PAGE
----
This was my first text retrieval routine. It works fine but is not as efficient as fread(). See if you can rewrite it with fread. Accessing each word then is not really that hard. My approach was to count the number of words in the buffer, then declared an array of char *pointers of that many and read them into the array of pointers with a function that specifically returns the next succesive word. Parsing is really the art of redirecting snippets of text. Writing routines that will parse out ints, floats, strings, etc will make this sort of task childs play, but the algorithms for parsing are not always obvious though they are usually quite simple. Consider for a moment the act of accessing each individual word in a string. you could use sscanf or you can use the simple loop:
isalpha(buff) ? temp[i++] = buff[i]:strcpy(output, temp);
in other words, as soon as a flag indicates we have reached a non-space character, the copying to a temp string is initiated. As soon as we encounter another space character, the process is stopped, the temp string is copied to the malloc'ed output string, and the function exits. The placeholder for such a function is an int which serves as the index ('i'). The protoype might be:
char *function(char *buff, int *i){//remember to access i with the '*'}

Anyway I hope that helps some

8. Aha, I understand. That 10 is the file size, right?

9. Yes, I was using a simple text file and the size was 10 bytes. As I said, I was in a hurry and failed to mention it, my appologies. In a better example, I should have used a variable that held the size and was a bit more descriptive than the integer constant 10.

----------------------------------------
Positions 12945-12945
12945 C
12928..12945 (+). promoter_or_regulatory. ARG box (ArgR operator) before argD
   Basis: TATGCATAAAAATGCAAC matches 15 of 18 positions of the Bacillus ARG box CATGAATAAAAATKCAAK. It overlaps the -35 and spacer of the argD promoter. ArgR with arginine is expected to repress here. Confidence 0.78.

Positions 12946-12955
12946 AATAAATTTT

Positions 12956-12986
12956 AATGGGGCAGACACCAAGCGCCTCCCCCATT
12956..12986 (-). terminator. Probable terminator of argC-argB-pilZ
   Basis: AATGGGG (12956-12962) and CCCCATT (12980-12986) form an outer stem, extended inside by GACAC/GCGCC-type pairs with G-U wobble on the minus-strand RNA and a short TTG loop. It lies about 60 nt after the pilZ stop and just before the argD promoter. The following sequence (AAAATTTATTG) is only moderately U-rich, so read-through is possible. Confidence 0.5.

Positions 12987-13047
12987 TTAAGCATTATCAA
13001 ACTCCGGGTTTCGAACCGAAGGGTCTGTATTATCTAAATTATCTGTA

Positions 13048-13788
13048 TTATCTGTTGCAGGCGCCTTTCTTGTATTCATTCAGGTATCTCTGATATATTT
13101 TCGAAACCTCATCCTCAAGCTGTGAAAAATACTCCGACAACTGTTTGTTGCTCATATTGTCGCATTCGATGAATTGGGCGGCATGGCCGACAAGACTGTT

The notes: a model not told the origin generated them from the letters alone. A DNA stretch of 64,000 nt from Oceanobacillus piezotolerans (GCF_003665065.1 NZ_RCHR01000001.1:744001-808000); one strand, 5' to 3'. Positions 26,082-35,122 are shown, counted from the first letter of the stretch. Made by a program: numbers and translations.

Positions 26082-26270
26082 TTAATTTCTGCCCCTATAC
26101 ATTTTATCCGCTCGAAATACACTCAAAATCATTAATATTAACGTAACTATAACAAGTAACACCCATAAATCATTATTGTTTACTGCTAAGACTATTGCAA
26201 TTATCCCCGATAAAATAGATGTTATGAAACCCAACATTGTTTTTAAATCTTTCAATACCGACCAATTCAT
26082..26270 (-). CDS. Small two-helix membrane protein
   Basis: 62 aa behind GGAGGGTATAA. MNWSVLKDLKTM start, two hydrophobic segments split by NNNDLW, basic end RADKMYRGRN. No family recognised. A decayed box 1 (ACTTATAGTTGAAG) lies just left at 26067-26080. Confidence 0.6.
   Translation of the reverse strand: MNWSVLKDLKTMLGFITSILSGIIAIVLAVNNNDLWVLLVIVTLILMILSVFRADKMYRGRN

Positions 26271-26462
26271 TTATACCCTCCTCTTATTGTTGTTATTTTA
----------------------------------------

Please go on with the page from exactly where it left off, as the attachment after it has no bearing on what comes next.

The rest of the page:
-Prelude

10. Make sure you remember to check the return value of fopen() which returns NULL if the file cannot be opened. As far as I have noticed the best way to do it is like the others said, fread() and fwrite(). Also you can check the return values of fwrite() to make sure everything was written.

11. What about if I only want that 1 MB of 2 MB size is read. How do I do that with fread and fwrite (this I'll use for splitting files)?

12. If the file is HUGE, you'll still use block swapping. But instead of using a structure that holds the entire file, divide the size of the file by however much you want and have the block hold that much. Then you can use fread and fwrite to pass smaller chunks to the other file. Just place the read and write in a loop and use the number that you divided by as the condition for the loop. So if I divide the file by six, I fread and fwrite until I've done so six times and the file will be copied completely.

-Prelude

13. Ok, previously example was this "f.p = (char *)malloc(10 * sizeof(f.p));", but what do I write now for allocating memory?

14. If you knew how to use malloc, you wouldn't be asking. If you read a huge thread on memory allocation, you'd know how to use malloc.

Anyway...

Read the links, and you'll be wise in the ways of malloc.

x = malloc( sizeof(data) * number_of_data );
x = calloc( number_of_data, sizeof(data) );

Additonally, you don't use malloc as you've described. You could, but there is no need to.

Quzah.

15. You're right Quzah, as usual. I have a project that I use to help out with programs on these forums and it's saved as a .cpp file. Oddly enough, when I use malloc it requires a cast as opposed to saving it as a .c file where the cast is not needed.

-Prelude